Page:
There is something truly haunted and haunting about Sir Ollife Leigh And Other Ghosts, something both beautiful and at the same time strange and unsettling. On the first encounter with the 11 tracks, the finish of the CD leaves the feeling of waking from a somewhat surreal dream and being unable to return, sifting the images as they fade, trying to grasp the sense of where you have just been. Thankfully, however, the chance to simply press play again makes this a dream you can repeat at will and with that comes a peculiar comfort as the familiarity of the return develops into a profound sense of wonder at these songs and what has inspired them.
Oliver Cherer is better known to some as Dollboy and perhaps also better known for the experimentation that places him on the cusp between traditional songcraft and electronica. Certainly some of his work might be more readily described as ambient, having more in common with the drifting soundscapes of Eno and others. That said under the Dollboy guise he has explored similar territory to Sir Ollife Leif And Other Ghosts before. His Beard Of Bees album was praised for it’s pastoral qualities and similarities to the likes of John Martyn, Nick Drake and Pentangle, which isn’t far from the mark of what we have here. There are also the collaborations with Tuung that also offer a valid signpost.
[pullquote]It’s almost as if Oliver lives in a twilight world and stares long and hard into the darkness and the shrouded corners of life.[/pullquote]But there’s something more. It’s almost as if Oliver lives in a twilight world and stares long and hard into the darkness and the shrouded corners of life. When the light fades, everyday objects take on a less solid appearance, the imagination can also run riot. Perhaps this is the creative fuel for this misty, dreamlike music. He explains his approach to making the record and using unfamiliar instruments, or playing them in unusual ways, which in turn creates its own set of rules. When put the two things together it’s not surprising that the results are uncommon and little other worldly.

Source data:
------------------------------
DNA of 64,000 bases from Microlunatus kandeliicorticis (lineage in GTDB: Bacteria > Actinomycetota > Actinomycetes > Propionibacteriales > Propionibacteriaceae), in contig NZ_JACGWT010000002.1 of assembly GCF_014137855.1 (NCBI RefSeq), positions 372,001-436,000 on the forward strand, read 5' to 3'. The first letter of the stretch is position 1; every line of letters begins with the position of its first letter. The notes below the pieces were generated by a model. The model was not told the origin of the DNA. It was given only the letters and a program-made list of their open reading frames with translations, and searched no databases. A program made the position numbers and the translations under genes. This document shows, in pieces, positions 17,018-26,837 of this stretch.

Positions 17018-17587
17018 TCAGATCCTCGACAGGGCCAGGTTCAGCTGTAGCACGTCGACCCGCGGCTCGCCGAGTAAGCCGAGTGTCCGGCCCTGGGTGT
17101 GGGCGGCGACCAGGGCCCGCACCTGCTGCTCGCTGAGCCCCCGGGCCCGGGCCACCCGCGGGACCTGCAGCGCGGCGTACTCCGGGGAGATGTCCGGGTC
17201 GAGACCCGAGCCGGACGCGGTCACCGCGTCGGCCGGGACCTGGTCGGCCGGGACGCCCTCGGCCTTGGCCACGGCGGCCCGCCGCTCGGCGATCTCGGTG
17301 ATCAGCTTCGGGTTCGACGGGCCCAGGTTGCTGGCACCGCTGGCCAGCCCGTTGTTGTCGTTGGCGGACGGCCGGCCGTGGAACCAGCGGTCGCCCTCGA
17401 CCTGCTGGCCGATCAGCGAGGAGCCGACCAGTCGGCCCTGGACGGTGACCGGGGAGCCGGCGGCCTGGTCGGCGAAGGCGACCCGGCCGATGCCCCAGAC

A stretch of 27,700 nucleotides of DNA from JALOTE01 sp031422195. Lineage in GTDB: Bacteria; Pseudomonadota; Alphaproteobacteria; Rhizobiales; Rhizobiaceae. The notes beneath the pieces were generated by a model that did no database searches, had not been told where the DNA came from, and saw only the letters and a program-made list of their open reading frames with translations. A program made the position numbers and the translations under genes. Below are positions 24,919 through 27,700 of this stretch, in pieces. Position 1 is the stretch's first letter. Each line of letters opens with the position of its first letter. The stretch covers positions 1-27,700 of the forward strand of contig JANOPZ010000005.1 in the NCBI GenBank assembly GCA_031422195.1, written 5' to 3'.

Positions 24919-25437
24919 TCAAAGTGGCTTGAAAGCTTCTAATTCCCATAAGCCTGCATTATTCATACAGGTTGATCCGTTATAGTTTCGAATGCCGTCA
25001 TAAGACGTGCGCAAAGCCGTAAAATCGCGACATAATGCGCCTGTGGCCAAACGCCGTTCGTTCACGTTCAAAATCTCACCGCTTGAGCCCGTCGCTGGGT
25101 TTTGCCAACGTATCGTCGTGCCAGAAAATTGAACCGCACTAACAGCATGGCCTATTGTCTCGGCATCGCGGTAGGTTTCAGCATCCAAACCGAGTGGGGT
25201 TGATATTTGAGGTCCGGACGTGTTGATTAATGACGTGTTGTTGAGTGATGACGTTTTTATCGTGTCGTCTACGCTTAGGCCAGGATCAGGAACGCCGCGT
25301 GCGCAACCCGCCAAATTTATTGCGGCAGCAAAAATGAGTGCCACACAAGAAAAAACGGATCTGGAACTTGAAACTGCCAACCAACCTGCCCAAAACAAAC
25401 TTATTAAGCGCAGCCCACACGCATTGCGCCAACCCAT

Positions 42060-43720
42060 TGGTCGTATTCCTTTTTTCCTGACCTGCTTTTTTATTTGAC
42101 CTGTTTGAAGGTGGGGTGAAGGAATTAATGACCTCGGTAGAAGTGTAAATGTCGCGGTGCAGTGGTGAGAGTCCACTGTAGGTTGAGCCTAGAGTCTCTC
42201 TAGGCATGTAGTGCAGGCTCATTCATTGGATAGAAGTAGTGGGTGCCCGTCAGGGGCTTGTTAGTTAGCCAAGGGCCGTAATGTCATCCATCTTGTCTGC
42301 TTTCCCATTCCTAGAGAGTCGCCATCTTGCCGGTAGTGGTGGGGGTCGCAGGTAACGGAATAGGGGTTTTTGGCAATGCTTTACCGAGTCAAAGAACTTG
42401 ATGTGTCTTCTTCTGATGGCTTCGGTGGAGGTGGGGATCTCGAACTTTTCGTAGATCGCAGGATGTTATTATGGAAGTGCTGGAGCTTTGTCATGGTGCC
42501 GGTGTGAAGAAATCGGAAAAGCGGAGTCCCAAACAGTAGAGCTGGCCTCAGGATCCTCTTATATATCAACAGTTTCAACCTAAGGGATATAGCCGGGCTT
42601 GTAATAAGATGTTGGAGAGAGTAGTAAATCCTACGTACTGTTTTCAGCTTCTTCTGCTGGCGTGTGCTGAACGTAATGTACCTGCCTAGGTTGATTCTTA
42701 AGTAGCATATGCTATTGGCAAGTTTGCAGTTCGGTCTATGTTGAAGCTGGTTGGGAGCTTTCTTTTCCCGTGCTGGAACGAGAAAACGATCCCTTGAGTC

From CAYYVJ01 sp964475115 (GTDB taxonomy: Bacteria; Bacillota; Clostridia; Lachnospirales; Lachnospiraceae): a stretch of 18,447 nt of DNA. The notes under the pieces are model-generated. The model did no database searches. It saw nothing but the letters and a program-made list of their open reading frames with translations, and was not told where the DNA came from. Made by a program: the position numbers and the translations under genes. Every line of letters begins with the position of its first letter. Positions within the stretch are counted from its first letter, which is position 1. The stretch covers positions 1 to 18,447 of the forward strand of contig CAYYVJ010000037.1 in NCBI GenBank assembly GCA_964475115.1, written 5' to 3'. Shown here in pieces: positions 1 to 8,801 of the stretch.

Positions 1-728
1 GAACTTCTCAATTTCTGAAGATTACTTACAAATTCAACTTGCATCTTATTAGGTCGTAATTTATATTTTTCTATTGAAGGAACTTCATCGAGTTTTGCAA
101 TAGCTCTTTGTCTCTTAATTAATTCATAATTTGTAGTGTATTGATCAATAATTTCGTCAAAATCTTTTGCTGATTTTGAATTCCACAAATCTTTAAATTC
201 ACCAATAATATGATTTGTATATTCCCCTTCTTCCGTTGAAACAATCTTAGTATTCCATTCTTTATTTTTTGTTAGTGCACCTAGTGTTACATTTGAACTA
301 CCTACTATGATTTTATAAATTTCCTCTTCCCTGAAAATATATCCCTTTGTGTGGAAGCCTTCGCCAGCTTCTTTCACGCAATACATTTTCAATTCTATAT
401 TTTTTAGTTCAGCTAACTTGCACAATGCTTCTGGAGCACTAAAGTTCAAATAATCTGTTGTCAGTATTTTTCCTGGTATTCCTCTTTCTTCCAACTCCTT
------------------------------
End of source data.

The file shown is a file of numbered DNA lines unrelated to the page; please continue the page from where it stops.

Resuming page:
Recorded in his studio in St Leonards-On-Sea, East Sussex, Oliver is helped by contributions from Riz Maslen on backing vocals, recorders and flute, Jack Hayter on viola and banjo and Alistair Strachan supplying horns. Oliver creates the templates for their varied contributions using an eclectic mix of instruments, from the obvious voice, guitars and keyboards, through synthesizers, to dulcimer, partch harp, sitar and zither. Some of the various stringed instruments are bowed rather than plucked, the elongated notes going some way to explaining the unusual sound.
On the opener, The Dead, the voices and phrasing also get a similar treatment and the layers of harmonies float from the speakers. The title sets up a record with a central theme of loss, but if that prompts fears of something dark and gloomy, the CD delights by being anything but. Although that title makes it clear that death is clearly part of the agenda, the album is an elegy, a requiem, rather than a wail or a moan. If the piece refuses to be confined by obvious song shape, it doesn’t lack for melodic pleasure. The words are a brief invitation, “Time to cross the river, time to cross the sea, time to go, come with me.” Written like that they appear stark, yet the effect is more polyphonic and choral and oddly quite spiritual, almost like a chant.
The Mentmore Waltz has a more conventional structure and has the feel of a madrigal, something courtly and almost formal except for a vague discordant musical haze at the fringes. It emphasises once more the dream like quality although segues neatly into Croham Hurst, what you might call the first proper song of the album. It’s also where different threads of history and geography merge with a mysticism into a vision or hallucination of Oliver’s own devising. The Hurst in question is a landmark in South Croydon, now a public park the hilltop is quite bare and open in contrast to the wooded slopes. Ancient finds include a barrow and evidence of settlement from the Mesolithic period. The Ollifes and the Leighs were two families of standing from East Wickham area, near London’s Blackheath and it appears their fortunes were combined through marriage. How all of this fits is intriguing, but there is something in the corner of the eye stalking the treeline, although Oliver assures us, “I don’t believe in ghosts,” continuing, “No you’ll never make me that kind of fool.”